Towards causal relationships for modelling species distribution

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Daniele Da Re, Enrico Tordoni, Jonathan Lenoir , Sergio Rubin, Sophie O. Vanwambeke


1. Understanding the processes underlying the distribution of species through space and time is fundamental in several research fields spanning from ecology to spatial epidemiology. Correlative species distribution models (SDMs) involve popular statistical tools to infer species geographical distribution thanks to spatiotemporally explicit observations of species occurrences coupled with a set of environmental predictors.
2. So-called SDMs rely on the niche concept to infer or explain the distribution of species, though often focusing only on the abiotic component of the niche (e.g., temperature, precipitation), without clear causal links to the biology of species under investigation. This might result in an over-simplification of the complex niche hypervolume, resulting in a single model formula whose estimates and predictions lack ecological realism.
3. We believe that a causal perspective associated with a finer definition of the modelling target is necessary to develop ecologically more realistic outputs. Here, we propose to infer the geographical distribution of a species by applying the modelling relation approach, a causal conceptual framework developed by the theoretical biologist Robert Rosen, which can be formalized through structural equation modelling (SEM).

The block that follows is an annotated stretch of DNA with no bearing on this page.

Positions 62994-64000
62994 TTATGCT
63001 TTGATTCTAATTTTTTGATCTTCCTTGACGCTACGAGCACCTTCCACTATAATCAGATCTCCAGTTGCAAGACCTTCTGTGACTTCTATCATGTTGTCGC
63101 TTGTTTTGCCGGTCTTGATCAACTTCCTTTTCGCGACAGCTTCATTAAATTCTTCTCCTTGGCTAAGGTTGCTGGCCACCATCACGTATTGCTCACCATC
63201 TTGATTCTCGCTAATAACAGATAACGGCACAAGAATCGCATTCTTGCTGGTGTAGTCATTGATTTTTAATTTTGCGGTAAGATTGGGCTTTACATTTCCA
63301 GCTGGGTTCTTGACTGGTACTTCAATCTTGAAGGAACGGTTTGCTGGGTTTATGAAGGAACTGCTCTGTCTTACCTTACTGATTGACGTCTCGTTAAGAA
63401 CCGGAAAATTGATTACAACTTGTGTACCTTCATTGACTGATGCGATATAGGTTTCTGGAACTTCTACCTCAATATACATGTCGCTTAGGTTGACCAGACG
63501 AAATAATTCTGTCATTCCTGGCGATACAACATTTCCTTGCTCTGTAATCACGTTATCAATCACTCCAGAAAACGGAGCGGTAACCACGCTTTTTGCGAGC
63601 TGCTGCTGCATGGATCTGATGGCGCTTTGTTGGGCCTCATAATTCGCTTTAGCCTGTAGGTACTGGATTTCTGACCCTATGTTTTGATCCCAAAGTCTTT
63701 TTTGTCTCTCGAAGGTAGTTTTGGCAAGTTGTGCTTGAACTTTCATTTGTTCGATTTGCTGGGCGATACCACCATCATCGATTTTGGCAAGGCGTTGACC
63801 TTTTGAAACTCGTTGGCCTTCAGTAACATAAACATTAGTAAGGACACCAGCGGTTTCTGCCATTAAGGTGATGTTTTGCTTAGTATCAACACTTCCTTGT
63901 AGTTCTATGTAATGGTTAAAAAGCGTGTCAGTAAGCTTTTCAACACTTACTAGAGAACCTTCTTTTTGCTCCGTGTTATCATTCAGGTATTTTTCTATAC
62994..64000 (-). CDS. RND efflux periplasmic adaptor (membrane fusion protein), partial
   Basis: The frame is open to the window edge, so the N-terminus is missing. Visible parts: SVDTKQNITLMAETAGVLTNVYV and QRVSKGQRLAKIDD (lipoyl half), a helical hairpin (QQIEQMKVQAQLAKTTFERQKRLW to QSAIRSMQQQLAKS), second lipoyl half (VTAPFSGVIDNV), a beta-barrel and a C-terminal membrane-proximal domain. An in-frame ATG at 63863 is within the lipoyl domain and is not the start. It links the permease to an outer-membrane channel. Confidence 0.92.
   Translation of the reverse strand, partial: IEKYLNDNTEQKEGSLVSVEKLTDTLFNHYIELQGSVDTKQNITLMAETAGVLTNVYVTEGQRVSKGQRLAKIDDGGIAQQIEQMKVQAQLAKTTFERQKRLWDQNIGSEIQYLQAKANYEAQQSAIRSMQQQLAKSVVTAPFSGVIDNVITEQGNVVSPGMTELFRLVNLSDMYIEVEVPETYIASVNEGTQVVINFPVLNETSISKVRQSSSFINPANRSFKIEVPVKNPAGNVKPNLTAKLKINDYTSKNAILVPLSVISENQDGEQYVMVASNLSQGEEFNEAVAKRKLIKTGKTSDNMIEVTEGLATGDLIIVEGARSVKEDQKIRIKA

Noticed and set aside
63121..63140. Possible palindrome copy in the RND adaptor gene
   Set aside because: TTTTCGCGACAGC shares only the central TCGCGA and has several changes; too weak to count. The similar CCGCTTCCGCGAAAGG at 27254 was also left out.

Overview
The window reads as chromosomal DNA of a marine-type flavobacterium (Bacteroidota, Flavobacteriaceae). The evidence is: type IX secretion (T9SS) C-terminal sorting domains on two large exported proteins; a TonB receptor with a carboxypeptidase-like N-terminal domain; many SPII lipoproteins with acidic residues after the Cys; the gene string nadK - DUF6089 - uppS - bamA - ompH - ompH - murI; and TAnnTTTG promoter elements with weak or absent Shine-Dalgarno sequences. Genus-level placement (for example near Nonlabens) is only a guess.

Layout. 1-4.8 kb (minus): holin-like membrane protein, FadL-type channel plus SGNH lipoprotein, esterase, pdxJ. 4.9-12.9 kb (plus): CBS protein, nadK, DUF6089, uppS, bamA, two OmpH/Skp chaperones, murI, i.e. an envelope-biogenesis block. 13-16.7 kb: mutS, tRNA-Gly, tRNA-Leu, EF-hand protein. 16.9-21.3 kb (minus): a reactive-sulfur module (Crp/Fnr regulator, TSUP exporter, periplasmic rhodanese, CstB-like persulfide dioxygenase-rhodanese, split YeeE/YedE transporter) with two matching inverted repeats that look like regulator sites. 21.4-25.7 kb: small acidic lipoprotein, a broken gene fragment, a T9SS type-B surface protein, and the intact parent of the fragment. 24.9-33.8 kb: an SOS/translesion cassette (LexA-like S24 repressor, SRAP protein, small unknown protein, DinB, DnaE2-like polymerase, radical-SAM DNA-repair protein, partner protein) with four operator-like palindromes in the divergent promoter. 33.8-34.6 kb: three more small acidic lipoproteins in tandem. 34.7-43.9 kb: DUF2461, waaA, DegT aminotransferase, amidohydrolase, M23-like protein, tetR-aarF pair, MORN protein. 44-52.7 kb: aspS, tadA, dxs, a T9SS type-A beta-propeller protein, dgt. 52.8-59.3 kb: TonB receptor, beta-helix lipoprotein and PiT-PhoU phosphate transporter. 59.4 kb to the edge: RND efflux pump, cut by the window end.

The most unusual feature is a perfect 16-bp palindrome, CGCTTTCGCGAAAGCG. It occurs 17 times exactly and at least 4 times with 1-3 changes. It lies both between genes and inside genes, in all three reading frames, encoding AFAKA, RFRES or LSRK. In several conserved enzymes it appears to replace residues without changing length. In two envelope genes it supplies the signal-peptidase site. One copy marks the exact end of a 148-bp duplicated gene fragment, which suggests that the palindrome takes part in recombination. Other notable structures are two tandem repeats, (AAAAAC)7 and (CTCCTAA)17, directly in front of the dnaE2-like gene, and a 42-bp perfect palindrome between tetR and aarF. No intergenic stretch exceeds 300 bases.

4. Implementing the modelling relation into SDMs would improve the inclusion of the causal processes underlying the spatial distribution of species into an inferential formal system, potentially highlighting the methodological steps where uncertainty arises and eventually resulting in model outputs which are tightly linked to the ecology of the target species.



Biodiversity, Bioinformatics, Life Sciences, Natural Resources and Conservation, Statistical Models


Directed acyclic graph, environmental niche models, habitat suitability models, Path Analyses, Process-based Models, Robert Rosen, Statistical models, virtual species


Published: 2023-10-14 16:13


CC BY Attribution 4.0 International

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